So I began studying frameworks. I saw the merits of the MVC model immediately. But most of my projects were MV. I would ask myself, “Should I try harder at finding a way to make my code fit the ‘C’ part of MVC”? The reality was that my data was on a server and therefore my ‘C’ was an ‘S’. Most of my controller work was being performed in my Service class.

    How relieved I was to read Brian’s article. Being new to the whole OOP MVC world, I thought I was doing something wrong. Like waking up from a hard sleep, it just took me a little while to realize that Flex’s Event architecture and Databinding were handling much of the heavy lifting for me. Had I come from a Java background, it might have been clearer that a hand-coded Observer pattern wasn’t necessary in Flex.

    **This is to any potential AS3 OOP/Framework authors out there. I have read 6 books on OOP/design patterns/frameworks and the book for Flex developers that hits the target on those topics hasn’t been writen yet! Many have made attempts, but that book just hasn’t been written yet. Just sayin’. As soon as someone can bring it all together from a Flex/AS3-centric viewpoint, I’ll be the first one in line.

  9. October 17, 2009 at 1:37 pm | #9

    The issue is that people get stuck on what they are accustomed to. MVC is great for applications that benefit from it, and terrible for applications that don’t benefit from it. No one should ever use a particular Design Pattern or Framework or Micro-Framework just because they like it. Every new project needs its own unique evaluation as to what Design Patterns will be of short term and long term benefit. If you think MVC is perfect for everything, hopefully it is because you’ve only developed applications that benefit from it. If you think MVC is worthless, it is because you haven’t done any applications yet that benefit from it. I’ve worked on many that do and many that don’t, all within the realm of ActionScript. And regardless of what patterns you use, and even when there are none that fit what you are doing, it is always important to follow the core rules of OOD. Sometimes people get so hung up on the patterns that they forget to follow the rules that they are based upon, which are universal.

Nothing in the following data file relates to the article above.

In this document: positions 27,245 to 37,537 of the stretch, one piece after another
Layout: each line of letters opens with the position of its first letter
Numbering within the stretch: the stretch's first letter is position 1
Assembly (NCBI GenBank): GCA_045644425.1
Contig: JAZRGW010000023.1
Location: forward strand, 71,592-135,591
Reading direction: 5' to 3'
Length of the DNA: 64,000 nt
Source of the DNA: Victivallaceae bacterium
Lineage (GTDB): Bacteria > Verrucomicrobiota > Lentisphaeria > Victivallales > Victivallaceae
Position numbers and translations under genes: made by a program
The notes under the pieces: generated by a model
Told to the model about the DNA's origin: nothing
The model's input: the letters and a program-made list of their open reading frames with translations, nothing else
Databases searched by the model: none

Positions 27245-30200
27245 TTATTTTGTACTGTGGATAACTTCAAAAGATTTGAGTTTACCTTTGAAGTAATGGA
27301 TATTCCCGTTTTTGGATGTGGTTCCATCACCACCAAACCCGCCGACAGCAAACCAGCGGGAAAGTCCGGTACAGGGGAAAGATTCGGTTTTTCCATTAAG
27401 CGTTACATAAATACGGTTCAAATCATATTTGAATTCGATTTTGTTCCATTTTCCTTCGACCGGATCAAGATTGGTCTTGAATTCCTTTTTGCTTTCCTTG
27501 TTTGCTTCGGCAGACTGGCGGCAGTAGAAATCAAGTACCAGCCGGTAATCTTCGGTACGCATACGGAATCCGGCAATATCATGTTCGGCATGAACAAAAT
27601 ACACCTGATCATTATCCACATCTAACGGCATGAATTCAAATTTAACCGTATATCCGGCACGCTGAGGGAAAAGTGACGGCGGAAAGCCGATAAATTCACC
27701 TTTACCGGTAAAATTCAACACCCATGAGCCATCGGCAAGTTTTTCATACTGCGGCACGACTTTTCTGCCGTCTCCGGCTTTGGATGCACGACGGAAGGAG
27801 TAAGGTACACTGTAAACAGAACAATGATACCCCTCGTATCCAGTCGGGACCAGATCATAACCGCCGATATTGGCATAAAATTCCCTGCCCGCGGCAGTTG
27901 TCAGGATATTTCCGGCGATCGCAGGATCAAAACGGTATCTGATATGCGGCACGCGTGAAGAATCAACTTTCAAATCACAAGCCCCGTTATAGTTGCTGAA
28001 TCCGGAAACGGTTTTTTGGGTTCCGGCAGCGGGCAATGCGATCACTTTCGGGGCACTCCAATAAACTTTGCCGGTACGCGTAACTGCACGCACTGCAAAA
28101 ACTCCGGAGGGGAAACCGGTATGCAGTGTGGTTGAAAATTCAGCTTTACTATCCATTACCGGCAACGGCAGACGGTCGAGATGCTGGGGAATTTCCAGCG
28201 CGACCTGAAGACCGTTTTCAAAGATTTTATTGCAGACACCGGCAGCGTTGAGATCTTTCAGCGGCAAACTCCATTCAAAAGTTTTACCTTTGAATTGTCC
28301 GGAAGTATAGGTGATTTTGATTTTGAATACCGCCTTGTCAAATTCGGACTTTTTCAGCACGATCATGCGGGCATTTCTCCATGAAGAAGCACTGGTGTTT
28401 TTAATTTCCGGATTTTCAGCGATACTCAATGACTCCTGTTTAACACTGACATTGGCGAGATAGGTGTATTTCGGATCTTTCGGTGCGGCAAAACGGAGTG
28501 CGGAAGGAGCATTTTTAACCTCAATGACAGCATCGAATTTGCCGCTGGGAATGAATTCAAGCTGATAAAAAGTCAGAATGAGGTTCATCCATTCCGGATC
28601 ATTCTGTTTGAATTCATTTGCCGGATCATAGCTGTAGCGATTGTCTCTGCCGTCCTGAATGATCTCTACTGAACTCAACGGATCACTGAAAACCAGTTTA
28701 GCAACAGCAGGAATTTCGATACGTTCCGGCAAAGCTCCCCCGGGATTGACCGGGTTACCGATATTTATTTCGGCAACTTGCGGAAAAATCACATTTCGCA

10. October 18, 2009 at 2:54 am | #10

    Hi Phillip,

    You’ve summarized a good deal of what we’ve been saying. Design Patterns are tools, and depending on the problem you’ve got in front of you, some are more applicable than others. The MVC is a special case for two reasons. First, it is not a design pattern, but it was introduced to show how classes can be loosely tied and interact. Second, the MVC has been widely used and misused, and its association with design patterns is so skewed, that it’s hard to find the way back to its original purpose—an illustration.

    When in doubt, head for the OOD principles, and you’ll be in good shape. After all, remember that design patterns were originally offered to help maintain OOD and not as a solution in and of themselves.

    Kindest regards,

  11. Alex
    November 12, 2009 at 12:07 am | #11

    A Simple description about what part of Flex goes to what part of MVC.

    • Chandima Cumaranatunge
      November 12, 2009 at 6:31 am | #12

      Alex, I’m working on an MVP post that will answer this question.

  12. November 12, 2009 at 4:12 am | #13

    Hi Alex,

    I’m not quite sure what your comment is about. It sounds interesting, though. Would you mind commenting further?


  13. November 12, 2009 at 9:05 am | #14

    The subscription email notifying me about Alex’s post included an anchor tag that was not included here because the comments don’t support anchor tags. He was linking to his opinion on the matter on another site:

    I’m not supporting or opposing the opinion, just putting the link here for him, not in an anchor tag, so it shows up.

  14. November 13, 2009 at 2:39 am | #15

    Hi Philip,

    Thanks for that clarification. I guess Alex was just sending us a link to a QA site. It’s a breakdown of how Flex is ordered in MVC. I’d be curious whether that breakdown is a reflection of how Flex (or Flex Builder) was actually constructed or whether it’s just a description of Flex in MVC elements. It’s hard to tell from short descriptions without a larger context.

    Kindest regards,